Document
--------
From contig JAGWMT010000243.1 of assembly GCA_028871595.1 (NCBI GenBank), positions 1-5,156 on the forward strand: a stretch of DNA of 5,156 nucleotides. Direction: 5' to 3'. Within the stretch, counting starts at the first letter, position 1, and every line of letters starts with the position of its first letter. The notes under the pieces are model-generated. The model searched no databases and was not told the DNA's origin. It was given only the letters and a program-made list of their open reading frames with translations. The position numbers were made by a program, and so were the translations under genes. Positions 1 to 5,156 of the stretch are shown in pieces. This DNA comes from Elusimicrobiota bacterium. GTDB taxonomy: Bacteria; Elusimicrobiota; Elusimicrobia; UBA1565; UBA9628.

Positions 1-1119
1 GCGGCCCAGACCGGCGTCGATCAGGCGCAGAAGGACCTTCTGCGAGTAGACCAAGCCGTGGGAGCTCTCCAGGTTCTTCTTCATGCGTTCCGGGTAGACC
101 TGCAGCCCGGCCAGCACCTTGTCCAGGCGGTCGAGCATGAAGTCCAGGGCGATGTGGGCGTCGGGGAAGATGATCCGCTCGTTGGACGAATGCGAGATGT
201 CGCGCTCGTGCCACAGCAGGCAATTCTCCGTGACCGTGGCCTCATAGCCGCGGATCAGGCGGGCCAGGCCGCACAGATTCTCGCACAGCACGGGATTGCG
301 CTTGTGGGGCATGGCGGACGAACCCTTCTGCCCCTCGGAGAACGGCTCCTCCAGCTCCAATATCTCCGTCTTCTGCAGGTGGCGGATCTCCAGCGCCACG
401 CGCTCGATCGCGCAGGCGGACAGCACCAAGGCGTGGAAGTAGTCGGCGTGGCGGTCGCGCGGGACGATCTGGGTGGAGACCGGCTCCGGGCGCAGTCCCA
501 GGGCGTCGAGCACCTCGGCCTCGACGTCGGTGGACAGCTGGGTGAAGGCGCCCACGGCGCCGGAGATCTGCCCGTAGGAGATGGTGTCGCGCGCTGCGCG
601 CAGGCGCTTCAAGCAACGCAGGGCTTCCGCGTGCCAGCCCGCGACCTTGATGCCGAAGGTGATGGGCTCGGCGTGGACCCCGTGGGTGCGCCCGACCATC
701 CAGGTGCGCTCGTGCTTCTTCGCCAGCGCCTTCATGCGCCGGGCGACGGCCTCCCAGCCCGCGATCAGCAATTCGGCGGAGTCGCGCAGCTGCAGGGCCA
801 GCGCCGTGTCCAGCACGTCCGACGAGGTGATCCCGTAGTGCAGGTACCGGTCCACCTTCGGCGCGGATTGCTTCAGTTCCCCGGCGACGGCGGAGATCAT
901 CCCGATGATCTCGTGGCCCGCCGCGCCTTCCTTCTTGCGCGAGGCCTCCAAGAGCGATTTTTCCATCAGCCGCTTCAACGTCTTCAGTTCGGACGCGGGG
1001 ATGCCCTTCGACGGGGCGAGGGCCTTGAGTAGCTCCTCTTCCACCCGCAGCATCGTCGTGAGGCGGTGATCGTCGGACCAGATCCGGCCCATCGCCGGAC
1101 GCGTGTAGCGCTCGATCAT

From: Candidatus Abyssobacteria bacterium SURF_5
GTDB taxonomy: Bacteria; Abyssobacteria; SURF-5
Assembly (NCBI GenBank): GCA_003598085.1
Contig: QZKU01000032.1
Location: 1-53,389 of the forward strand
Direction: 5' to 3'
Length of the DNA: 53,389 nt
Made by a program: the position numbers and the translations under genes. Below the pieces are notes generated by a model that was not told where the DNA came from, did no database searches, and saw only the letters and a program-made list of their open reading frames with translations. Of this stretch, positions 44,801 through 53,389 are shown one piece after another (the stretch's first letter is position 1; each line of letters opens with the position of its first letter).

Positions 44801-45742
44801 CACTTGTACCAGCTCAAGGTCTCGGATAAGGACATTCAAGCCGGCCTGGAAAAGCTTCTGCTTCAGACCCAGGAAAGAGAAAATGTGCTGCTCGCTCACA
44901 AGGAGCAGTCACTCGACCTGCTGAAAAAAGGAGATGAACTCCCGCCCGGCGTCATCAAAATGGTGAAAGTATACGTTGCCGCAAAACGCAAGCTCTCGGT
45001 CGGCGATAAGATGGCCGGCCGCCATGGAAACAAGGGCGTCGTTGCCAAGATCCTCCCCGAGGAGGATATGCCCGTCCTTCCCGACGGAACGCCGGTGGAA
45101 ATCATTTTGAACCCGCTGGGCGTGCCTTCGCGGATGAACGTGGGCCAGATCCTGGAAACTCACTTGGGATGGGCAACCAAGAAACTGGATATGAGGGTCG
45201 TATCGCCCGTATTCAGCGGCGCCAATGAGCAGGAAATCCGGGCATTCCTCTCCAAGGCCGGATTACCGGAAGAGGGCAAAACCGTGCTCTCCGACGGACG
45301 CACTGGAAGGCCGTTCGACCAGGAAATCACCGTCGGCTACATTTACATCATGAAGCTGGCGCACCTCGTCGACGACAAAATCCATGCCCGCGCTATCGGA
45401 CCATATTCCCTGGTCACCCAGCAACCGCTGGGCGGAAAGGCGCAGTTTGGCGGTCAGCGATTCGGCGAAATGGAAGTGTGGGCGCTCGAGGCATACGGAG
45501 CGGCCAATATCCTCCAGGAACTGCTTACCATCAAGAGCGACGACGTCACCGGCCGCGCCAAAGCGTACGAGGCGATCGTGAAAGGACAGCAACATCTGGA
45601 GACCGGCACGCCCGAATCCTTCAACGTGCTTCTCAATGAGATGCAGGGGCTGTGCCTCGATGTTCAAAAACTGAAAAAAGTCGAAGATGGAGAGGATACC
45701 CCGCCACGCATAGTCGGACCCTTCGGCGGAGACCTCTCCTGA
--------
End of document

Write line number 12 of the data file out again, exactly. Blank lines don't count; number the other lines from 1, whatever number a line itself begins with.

901 CCCGATGATCTCGTGGCCCGCCGCGCCTTCCTTCTTGCGCGAGGCCTCCAAGAGCGATTTTTCCATCAGCCGCTTCAACGTCTTCAGTTCGGACGCGGGG